A United States District judge has thrown out a lawsuit brought by numerous gay-right organizations, teachers, and students against Florida’s parental rights bill, H.B. 1556)
Gov. Ron DeSantis signed the bill into law in late March.
The law prohibits classroom instruction on sexual orientation or gender identity in grades kindergarten through third grade that is not age-appropriate.
Widely criticized as the “Don’t Say Gay” bill, the law was opposed by dozens of multi-billion-dollar corporations, most notably the Walt Disney Company.
Equity Florida served as the lead plaintiff in the case against Florida’s Gov. Ron DeSantis, the Florida State Board of Education, the Commissioner of Education, and other state officials.
In July, the Christian Action Network joined many other pro-family organizations when it filed a friend-of-the-court brief on behalf of the parental rights.
In his ruling, District Judge Allen Winsor ruled none of the plaintiffs had the standing to sue.
Though the plaintiffs’ complaints were “replete with allegations showing their asserted injuries,” they failed to prove any injuries occurred before the law was passed.
“It should be obvious that harms predating a statute’s enforcement were not caused by the statute’s enforcement,” Judge Winsor wrote.
Many plaintiffs alleged that the law placed unconstitutional restrictions on teachers, parents, and students, such as rights to free speech.
However, the court argued that the law restricts school districts alone.
“Furthermore, the law is enforced against school districts, not teachers. Even the plaintiffs concede that school districts have the power to ‘direct teachers as to what they may, and may not teach,’” the court said.
One plaintiff argued that the law would chill free speech, even if it is only enforced in school districts.
Judge Winsor found this argument without merit.
“A plaintiff must show that the challenged law arguably forbids the chilled speech and that exercising the speech may have real consequences. That is what is missing here. Plaintiffs offer no indication—speculative or otherwise—about what might happen to students or parents who acted contrary to H.B. 1557.”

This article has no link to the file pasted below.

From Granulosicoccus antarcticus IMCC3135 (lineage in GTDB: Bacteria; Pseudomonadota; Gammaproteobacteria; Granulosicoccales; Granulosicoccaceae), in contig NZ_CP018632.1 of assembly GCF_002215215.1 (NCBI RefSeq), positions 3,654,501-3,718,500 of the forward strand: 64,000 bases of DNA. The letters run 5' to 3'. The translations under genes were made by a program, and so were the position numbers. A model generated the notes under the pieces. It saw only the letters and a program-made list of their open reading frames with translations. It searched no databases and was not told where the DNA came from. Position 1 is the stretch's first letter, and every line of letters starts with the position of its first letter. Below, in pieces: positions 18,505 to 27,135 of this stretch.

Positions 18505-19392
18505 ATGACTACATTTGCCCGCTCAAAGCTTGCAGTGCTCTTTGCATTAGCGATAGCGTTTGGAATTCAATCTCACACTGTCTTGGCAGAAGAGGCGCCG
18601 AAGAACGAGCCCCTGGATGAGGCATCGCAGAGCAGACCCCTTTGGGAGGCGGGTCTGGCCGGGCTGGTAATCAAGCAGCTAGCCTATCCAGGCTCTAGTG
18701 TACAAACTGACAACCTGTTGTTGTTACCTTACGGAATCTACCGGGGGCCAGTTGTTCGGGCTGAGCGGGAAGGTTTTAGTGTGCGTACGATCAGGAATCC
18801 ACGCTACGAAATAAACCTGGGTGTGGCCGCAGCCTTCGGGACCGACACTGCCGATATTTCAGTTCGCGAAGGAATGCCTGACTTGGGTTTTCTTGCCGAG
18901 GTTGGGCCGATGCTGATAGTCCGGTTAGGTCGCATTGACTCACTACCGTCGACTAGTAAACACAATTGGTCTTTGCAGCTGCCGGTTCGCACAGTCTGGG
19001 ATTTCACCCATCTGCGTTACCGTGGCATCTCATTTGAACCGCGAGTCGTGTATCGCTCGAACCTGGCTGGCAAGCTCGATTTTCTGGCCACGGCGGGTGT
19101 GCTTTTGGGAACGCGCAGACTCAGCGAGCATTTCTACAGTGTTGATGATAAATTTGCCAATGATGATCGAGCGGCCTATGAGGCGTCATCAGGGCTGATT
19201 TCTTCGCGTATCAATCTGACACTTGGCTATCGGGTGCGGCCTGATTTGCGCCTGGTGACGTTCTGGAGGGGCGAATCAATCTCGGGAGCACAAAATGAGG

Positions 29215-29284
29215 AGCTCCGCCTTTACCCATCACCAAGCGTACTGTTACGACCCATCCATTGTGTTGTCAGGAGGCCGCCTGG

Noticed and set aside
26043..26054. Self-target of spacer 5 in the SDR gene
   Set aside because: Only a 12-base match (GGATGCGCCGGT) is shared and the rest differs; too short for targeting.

Some parents worried that they “may no longer be included in school events, including career day or other classroom activities, because of a fear that their presence will lead to violations of H.B. 1557 or make school community members uncomfortable.”
“These actions are not classroom instruction on sexual orientation or gender identity,” Judge Winsor refuted. “Again, they allege generalities and point to actions clearly not covered – like teachers having photos of same-sex spouses on their desks.”
Without any evidence of actual factual harm, Florida Equity made the odd claim that it suffered injury due to the amount of time and money it spent opposing the bill.
Florida Equity told the court it “spent on social media and television ads, staff travel to the legislature, and expenses relating to constituent lobbying days, among other things.”
Judge Winsor disputed this argument. “Political advocacy to defeat legislation is not cognizable harm in this circumstance. If it were, any political opponent of any law would have standing to sue.
“It is not enough, for example, to allege vaguely that ‘[t]he organizations themselves are also suffering injury to their mission and by virtue of the need to divert resources to combat an unjust law,’” he wrote.
However, Judge Winsor conceded the organizations might “ultimately have standing. But they have not met their burden at this stage to allege sufficient facts supporting it. They will have another opportunity to do so.”